1031 Intermediaries

Written by Linda Alexander
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Accomodators, also known as facilitators or 1031 intermediaries, are the key contacts in a 1031 exchange. Without them, you cannot complete the exchange. When you begin a 1031 exchange, you must select a qualified intermediary to draft the agreements, document the transaction, and actually facilitate the sale and purchase of your properties, as well as hold the funds during the exchange.

Escrow Intermediaries

Technically, you cannot touch any of the money you receive from your sale before reinvesting it into a new property. To do so would disqualify your transaction under the 1031 rules. Therefore, 1031 intermediaries are necessary. They play a central role in the exchange process.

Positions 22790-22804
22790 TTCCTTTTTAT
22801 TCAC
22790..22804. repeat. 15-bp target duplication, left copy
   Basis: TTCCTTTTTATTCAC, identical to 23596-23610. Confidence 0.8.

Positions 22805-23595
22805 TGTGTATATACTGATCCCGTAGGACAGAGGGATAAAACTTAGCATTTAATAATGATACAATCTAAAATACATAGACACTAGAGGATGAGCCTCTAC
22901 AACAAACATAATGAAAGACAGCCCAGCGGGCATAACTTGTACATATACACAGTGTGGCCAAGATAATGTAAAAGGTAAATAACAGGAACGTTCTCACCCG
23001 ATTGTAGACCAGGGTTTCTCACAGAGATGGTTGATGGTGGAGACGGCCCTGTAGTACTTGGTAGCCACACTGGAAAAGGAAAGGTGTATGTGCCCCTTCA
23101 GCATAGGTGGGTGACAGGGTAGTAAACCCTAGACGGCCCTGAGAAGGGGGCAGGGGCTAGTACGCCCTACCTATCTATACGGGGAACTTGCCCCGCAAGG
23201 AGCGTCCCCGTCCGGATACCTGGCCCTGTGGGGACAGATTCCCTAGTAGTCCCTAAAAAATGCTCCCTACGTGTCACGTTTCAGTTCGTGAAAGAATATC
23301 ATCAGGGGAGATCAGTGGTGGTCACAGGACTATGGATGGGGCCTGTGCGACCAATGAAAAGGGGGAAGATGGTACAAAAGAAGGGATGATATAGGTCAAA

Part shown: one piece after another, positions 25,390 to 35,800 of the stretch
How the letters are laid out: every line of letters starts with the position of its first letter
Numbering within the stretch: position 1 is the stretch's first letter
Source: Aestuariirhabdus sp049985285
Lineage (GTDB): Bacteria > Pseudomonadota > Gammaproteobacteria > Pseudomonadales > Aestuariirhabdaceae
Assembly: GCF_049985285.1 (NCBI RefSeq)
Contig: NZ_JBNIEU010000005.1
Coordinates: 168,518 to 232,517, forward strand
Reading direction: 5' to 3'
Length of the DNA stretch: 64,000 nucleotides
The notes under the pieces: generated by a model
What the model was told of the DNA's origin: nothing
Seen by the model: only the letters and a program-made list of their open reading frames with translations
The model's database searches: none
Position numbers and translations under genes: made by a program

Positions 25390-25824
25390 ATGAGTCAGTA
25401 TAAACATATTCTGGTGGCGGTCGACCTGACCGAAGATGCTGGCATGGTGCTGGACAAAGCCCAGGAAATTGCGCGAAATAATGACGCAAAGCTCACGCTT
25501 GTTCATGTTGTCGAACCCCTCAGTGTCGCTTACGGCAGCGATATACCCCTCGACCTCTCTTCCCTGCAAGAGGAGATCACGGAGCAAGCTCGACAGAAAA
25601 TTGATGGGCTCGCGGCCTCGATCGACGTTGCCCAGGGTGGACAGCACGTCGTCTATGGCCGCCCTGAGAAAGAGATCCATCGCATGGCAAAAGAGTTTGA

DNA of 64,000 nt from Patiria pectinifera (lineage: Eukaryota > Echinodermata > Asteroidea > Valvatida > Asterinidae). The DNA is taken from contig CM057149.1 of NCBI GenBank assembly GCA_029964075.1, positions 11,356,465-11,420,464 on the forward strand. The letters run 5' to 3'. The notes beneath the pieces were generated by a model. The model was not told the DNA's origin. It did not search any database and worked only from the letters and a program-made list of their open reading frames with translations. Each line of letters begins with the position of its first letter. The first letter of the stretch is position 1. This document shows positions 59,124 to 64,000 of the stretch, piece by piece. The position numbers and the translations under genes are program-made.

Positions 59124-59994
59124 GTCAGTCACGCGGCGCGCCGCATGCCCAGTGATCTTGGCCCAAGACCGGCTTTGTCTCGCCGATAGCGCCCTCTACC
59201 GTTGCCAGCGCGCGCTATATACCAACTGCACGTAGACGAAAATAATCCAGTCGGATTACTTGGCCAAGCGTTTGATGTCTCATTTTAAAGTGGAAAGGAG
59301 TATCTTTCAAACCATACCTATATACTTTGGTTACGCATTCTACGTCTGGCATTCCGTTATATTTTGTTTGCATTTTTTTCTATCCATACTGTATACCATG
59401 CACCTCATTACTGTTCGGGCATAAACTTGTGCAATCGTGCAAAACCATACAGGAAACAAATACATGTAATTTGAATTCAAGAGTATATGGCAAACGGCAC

The IRS requires that the person or entity who you chose as your qualified intermediary (QI) cannot have any legal or family relationship with you, nor can they be your real estate agent. Therefore, there are professionals who make their living solely as qualified intermediaries. These specialists are ready to assist you any time you are ready to trade up your property and defer your capital gains taxes.

The QI must restrict your rights to the exchange funds from the sale of your property. They then must transfer the money to the buyer, acquire the replacement property for you from the seller, and finally transfer it to you, the exchangor. It is important to stay in touch with your intermediary throughout the exchange process so you stay abreast of the progress of your exchange.


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